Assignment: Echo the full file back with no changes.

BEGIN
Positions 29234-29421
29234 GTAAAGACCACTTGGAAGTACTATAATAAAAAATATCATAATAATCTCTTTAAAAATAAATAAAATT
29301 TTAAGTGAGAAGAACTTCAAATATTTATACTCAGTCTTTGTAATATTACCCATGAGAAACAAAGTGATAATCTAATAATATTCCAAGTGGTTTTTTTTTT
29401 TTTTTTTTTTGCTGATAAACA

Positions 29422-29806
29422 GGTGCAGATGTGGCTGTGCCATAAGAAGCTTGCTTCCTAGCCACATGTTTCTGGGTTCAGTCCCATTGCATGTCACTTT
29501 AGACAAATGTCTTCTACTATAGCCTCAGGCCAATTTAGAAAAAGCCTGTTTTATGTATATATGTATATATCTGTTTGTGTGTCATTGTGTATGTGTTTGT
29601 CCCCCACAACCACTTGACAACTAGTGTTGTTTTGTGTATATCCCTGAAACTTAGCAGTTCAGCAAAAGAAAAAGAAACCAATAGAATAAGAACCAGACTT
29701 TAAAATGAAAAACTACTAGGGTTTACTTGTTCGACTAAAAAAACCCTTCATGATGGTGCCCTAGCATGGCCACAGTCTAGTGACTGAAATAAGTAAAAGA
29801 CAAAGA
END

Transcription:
Positions 29234-29421
29234 GTAAAGACCACTTGGAAGTACTATAATAAAAAATATCATAATAATCTCTTTAAAAATAAATAAAATT
29301 TTAAGTGAGAAGAACTTCAAATATTTATACTCAGTCTTTGTAATATTACCCATGAGAAACAAAGTGATAATCTAATAATATTCCAAGTGGTTTTTTTTTT
29401 TTTTTTTTTTGCTGATAAACA

Positions 29422-29806
29422 GGTGCAGATGTGGCTGTGCCATAAGAAGCTTGCTTCCTAGCCACATGTTTCTGGGTTCAGTCCCATTGCATGTCACTTT
29501 AGACAAATGTCTTCTACTATAGCCTCAGGCCAATTTAGAAAAAGCCTGTTTTATGTATATATGTATATATCTGTTTGTGTGTCATTGTGTATGTGTTTGT
29601 CCCCCACAACCACTTGACAACTAGTGTTGTTTTGTGTATATCCCTGAAACTTAGCAGTTCAGCAAAAGAAAAAGAAACCAATAGAATAAGAACCAGACTT
29701 TAAAATGAAAAACTACTAGGGTTTACTTGTTCGACTAAAAAAACCCTTCATGATGGTGCCCTAGCATGGCCACAGTCTAGTGACTGAAATAAGTAAAAGA
29801 CAAAGA